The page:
Thursday, November 23, 2006

Should Health Care be a Right in the United States?

The United States is very unusual among the industrialized nations of the world, because we are the only country in that group which does not recognize access to health care as a fundamental right of citizenship. How can this be? Why have we evolved in a different direction?

Do you believe that health care should be a right in our country? I do. Some time ago, I submitted an essay to the NPR Radio series, "This I Believe" about my thoughts on this topic. So far, they have not chosen to broadcast my entry, so I include it here.

This I Believe

I was working outdoors in a small courtyard, next to a village school, as a volunteer doctor in El Salvador, when I met an old gentleman who had come to see me. He came accompanied by his daughter, who explained that her father had lost most of his hearing over the last several years, and they had not had the money to have him checked. I finished taking his history, and began my exam, only to find that both of his ears were completely blocked by massive amounts of ear wax. Although the job was difficult, I was finally able to get all of the wax removed, and the joy on his face testified to the miracle he had experienced of being able to hear again. In my lifetime of work as a family physician, I have had many other experiences where the lives of people have been fundamentally changed by receiving needed medical care. I have also seen people whose lives have been changed for the worse when needed care was not available.

I believe that in today’s modern United States, access to medical care must be considered a fundamental right. If the United States of America was founded today, this would be acknowledged in our constitution.

Our founders wrote in the Declaration of Independence:

“ that all men are created equal, that they are endowed by their Creator with certain unalienable Rights, that among these are Life, Liberty and the pursuit of Happiness.”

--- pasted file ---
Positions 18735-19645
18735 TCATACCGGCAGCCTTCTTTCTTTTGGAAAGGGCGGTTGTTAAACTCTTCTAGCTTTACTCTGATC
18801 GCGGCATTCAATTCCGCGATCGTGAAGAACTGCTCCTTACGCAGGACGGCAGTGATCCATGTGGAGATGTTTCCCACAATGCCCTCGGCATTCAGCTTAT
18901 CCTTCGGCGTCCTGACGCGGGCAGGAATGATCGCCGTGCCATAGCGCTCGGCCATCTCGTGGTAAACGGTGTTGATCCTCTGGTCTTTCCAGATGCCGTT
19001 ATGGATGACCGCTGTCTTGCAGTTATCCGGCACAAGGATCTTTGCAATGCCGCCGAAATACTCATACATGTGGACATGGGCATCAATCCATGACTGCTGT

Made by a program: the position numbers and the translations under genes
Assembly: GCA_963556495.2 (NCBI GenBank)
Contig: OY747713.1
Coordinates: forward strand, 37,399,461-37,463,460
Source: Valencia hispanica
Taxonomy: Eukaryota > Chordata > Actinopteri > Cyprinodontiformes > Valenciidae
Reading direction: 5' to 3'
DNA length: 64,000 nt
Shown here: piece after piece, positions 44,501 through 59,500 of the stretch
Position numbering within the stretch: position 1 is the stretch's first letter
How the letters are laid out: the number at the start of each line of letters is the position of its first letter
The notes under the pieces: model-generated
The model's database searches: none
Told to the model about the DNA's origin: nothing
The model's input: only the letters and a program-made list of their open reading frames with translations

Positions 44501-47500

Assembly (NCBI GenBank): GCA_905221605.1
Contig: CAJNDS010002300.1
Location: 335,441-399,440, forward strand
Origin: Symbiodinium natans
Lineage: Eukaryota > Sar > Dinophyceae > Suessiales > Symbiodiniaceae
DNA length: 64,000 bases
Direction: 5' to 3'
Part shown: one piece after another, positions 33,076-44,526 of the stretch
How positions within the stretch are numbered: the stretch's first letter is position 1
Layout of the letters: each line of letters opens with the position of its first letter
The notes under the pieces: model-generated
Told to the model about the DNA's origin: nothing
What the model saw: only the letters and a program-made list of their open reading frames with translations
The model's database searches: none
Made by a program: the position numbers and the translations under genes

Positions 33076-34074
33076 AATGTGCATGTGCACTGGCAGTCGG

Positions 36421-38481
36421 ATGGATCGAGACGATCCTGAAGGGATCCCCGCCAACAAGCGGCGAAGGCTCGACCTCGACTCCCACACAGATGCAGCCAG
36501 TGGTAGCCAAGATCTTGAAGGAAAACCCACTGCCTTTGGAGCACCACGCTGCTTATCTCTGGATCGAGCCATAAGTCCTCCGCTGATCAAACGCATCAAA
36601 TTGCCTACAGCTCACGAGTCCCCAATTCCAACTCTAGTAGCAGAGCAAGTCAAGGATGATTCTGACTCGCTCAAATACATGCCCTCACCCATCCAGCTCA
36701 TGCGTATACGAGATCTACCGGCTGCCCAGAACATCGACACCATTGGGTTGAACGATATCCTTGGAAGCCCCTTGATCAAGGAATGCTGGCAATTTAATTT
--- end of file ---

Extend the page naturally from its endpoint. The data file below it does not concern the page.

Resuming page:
I believe that 1776 it did not occur to the signers of the Declaration to name medical care as a right, because it barely existed and was not very effective. Rich and poor Americans alike found themselves in the same boat. One in five children died before reaching a year of age, infections and accidents were the leading causes of mortality, and the average age of death was in the early 40s. Indeed, George Washington himself, the founder of our country, died at home from the complications of a strep throat.

Today, our country is much different place. As a family doctor, I have seen first hand how prompt treatment of illness and injury can have life saving and life changing consequences. I have seen how care of chronic illness can prevent disability and premature death, and how screening tests allow us to find and treat early illness to affect a cure. I have witnessed children who became seriously ill due to lack of available treatment or immunizations, and adults who have died from stroke or heart attack because of untreated hypertension. I have seen emergency rooms full of people in crisis with problems that should have been care for in the community long before. In all of these cases, the persons’ ability to exercise their right to “Life, Liberty and the pursuit of Happiness” was taken away by the lack of needed health care.

The Declaration of Independence noted in 1776 that “Governments are instituted among Men” to secure our rights. I believe that health care has now become a basic right, and that it is now time for our government to secure this right for all of us to basic medical care.

This I Believe.

1 comment:

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